Spambot

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Screenshot of Wikibooks userlogin showing the new defense against creation of accounts by bots.

A spambot is an automated computer program designed to assist in the sending of spam. Spambots usually create fake accounts and send spam using them, although in many cases it would be obvious that a spambot is sending it. This has led to the development of password-cracking spambots that are able to send spam using other people's accounts.

E-mail spambots[edit]

E-mail spambots harvest e-mail addresses from material found on the Internet in order to build mailing lists for sending unsolicited e-mail, also known as spam. Such spambots are web crawlers that can gather e-mail addresses from websites, newsgroups, special-interest group (SIG) postings, and chat-room conversations. Because e-mail addresses have a distinctive format, spambots are easy to write.

A number of programs and approaches have been devised to foil spambots. One such technique is address munging, in which an e-mail address is deliberately modified so that a human reader (and/or human-controlled web browser) can interpret it but spambots cannot. This has led to the evolution of more sophisticated spambots that are able to recover e-mail addresses from character strings that appear to be munged, or instead can render the text into a web browser and then scrape it for e-mail addresses. Alternative transparent techniques include displaying all or part of the e-mail address on a web page as an image, a text logo shrunken to normal size using inline CSS, or as text with the order of characters jumbled, placed into readable order at display time using CSS.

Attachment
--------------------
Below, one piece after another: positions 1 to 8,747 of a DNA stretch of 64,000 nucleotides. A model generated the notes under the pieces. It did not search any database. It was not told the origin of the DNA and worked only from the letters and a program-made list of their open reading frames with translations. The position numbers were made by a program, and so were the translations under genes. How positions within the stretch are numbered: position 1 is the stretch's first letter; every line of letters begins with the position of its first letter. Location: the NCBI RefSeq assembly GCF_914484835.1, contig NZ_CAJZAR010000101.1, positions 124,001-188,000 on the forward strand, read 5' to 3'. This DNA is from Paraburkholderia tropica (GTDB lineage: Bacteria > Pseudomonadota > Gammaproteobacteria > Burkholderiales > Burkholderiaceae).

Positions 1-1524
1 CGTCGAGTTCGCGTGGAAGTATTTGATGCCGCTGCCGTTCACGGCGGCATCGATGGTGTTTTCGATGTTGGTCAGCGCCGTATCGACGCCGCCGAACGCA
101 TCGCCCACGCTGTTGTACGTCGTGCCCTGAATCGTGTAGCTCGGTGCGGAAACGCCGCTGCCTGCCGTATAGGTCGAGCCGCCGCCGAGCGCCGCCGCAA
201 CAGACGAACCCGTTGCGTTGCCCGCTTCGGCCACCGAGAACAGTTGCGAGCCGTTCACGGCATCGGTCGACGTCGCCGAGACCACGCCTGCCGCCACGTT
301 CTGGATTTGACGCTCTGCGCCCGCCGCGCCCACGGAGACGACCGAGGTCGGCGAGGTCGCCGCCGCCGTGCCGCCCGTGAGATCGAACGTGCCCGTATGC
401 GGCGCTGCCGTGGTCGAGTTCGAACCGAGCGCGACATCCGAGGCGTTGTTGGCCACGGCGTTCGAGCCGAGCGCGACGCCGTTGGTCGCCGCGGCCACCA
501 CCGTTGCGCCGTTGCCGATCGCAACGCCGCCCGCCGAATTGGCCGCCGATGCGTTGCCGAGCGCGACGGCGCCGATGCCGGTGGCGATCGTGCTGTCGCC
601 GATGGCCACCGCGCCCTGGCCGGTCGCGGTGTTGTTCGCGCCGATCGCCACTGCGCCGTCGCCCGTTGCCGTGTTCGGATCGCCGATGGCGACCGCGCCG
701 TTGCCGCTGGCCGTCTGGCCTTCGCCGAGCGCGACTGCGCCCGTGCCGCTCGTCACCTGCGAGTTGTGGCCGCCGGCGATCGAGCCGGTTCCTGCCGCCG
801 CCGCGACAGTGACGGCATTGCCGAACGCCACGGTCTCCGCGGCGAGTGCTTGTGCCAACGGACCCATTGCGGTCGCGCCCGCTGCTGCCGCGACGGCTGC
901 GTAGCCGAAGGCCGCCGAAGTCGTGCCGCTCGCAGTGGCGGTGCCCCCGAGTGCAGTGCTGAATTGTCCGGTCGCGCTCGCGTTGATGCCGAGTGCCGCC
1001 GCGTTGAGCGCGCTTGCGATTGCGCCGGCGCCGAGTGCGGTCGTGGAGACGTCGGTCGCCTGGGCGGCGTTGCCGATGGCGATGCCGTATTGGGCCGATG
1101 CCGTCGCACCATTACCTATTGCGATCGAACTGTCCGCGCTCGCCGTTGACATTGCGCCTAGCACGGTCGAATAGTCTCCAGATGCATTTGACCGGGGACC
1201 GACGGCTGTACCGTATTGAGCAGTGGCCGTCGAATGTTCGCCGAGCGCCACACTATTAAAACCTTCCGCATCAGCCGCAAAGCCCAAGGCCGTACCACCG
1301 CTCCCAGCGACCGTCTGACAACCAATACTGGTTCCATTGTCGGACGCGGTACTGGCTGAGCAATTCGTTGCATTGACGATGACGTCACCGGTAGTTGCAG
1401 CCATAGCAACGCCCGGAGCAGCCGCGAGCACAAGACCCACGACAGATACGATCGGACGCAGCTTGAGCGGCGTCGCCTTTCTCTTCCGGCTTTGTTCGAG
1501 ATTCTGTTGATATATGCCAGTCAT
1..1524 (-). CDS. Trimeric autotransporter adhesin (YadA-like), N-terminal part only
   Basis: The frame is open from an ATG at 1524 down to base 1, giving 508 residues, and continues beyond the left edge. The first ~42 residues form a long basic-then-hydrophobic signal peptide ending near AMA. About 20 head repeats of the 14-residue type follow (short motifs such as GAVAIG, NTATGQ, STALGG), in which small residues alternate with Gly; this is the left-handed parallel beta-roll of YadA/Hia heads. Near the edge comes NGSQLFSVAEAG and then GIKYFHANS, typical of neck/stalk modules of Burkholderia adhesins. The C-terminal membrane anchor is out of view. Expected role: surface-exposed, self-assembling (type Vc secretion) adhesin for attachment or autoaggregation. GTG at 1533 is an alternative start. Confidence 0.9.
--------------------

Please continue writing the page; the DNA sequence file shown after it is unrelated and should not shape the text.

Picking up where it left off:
Forum spambots[edit]

Forum spambots surf the web, looking for guestbooks, wikis, blogs, forums, and other types of web forms that it can then use to submit bogus content. These often use OCR technology to bypass CAPTCHAs. Some spam messages are targeted towards readers and can involve techniques of target marketing or even phishing, making it hard to tell real posts from the bot generated ones. Other spam messages are not meant to be read by humans, but are instead posted to increase the number of hyperlinks to a particular web site, to boost its search engine ranking.

This category of spambot has gained considerable notoriety since November 2006, with the introduction of XRumer, a forum and wiki spambot which can often bypass many of the safeguards administrators use to reduce the amount of spam posted.

One way to prevent spambots from creating automated posts is to require the poster to confirm their intention to post via e-mail. Since most spambot scripts use a fake e-mail address when posting, any email confirmation request is unlikely to be successfully routed to them. Some spambots will pass this step by providing a valid email address and use it for validation, mostly via webmail services. Using methods such as security questions are also proven to be effective in curbing posts generated by spambots, as they are usually unable to answer it upon registering.

Twitter Spambots[edit]

E-mail blockers[edit]

The term spambot sometimes has an inverse meaning, referring to a program designed to prevent spam from reaching the subscribers of an Internet service provider (ISP). Such programs are more often called e-mail blockers or filters.

Blocking software may inadvertently prevent a legitimate e-mail message from reaching a subscriber. This can be prevented by allowing each subscriber to generate a whitelist, a list of specific e-mail addresses the blocker should let pass.

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